Cooperation not litigation is the key to productive workplaces

01 May 2018 |

The Labor Party’s proposal to give the Fair Work Commission more powers would see unions applying for orders to compel employers to accept their demands if they don’t get their way, the Australian Chamber of Commerce and Industry said today.

“Surely policies that promote cooperation and collaboration between employees and employers are preferable to those that encourage hostility and litigation in the workplace?” Australian Chamber CEO, James Pearson, said today.

“Enterprise agreement making was intended to enable employers and employees to negotiate arrangements of mutual benefit which would in turn drive productivity in Australian workplaces.

“This is undermined if outcomes are imposed on them instead of actual agreements being reached.

“The reported proposal would further damage enterprise bargaining and drive combative approaches to securing outcomes when employees and employers should be cooperating to achieve outcomes that work for both”, Mr Pearson said.

“There would be no incentive for unions to negotiate constructively with business.

“We would instead see more militancy, strikes and litigation disrupting Australian workplaces and community services.

“Taxpayers will foot the bill for more expensive and delayed hospitals, schools and community infrastructure due to litigation, work stoppages and delays.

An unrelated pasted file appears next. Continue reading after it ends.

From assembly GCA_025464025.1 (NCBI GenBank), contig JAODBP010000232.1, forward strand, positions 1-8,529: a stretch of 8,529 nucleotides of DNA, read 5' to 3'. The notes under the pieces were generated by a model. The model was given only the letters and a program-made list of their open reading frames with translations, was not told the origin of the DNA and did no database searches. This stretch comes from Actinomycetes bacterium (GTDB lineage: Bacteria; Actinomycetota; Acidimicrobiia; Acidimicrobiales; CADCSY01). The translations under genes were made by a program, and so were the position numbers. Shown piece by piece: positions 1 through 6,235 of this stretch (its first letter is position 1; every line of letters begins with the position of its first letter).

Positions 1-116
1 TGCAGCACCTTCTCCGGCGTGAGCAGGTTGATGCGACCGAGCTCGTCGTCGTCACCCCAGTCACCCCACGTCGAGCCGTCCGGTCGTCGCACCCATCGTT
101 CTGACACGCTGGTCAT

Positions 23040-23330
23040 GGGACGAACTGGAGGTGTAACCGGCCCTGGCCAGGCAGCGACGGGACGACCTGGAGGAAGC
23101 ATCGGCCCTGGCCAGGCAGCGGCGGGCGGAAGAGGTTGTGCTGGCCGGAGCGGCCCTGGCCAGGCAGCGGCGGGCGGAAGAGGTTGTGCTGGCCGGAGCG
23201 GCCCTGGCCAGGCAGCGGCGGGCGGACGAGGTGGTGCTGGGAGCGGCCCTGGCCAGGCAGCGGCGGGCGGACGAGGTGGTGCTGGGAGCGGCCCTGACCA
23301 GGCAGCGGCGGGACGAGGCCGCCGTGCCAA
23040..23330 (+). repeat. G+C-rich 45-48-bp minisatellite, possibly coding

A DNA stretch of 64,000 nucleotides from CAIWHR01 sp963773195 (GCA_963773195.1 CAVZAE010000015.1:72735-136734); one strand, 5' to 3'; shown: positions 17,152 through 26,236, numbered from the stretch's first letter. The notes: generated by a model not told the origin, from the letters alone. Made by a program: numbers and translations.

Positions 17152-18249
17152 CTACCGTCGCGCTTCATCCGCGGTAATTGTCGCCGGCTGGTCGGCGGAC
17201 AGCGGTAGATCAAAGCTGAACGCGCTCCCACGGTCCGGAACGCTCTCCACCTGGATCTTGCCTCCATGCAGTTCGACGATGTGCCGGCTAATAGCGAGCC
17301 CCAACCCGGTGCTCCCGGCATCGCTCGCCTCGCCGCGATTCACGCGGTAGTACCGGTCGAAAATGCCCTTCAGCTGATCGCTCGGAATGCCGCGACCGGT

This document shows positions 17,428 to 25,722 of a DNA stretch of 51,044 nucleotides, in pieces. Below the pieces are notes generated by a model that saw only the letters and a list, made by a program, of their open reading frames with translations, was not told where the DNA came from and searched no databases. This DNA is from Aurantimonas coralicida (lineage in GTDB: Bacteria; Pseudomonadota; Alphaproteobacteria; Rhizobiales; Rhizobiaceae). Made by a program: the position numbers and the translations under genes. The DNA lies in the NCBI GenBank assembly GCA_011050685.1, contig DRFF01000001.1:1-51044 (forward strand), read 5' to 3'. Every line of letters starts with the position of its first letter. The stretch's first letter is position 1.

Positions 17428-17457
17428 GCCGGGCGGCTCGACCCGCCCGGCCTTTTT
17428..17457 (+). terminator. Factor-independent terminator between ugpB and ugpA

The fact is, enterprise bargaining rules do need to change – just not as unions would have it.

“The rules are too complex and minor errors in procedure and paperwork are seeing agreements sunk and disrupting workplaces as a result.

“The current better off overall test is operating in a way that is increasing the cost and complexity of negotiating enterprise agreements and making workplace flexibility and productivity improvements increasingly difficult to achieve.

“We encourage all political parties to work with business to fix the genuine problems with the system. The last thing we need is for politicians, under union pressure, to cave in to radical demands designed to drive conflict and disharmony in Australian workplaces and communities.”

Duncan Bremner

Director - Public Affairs and Advocacy

P  |  0448 822 666

E  |  [email protected]

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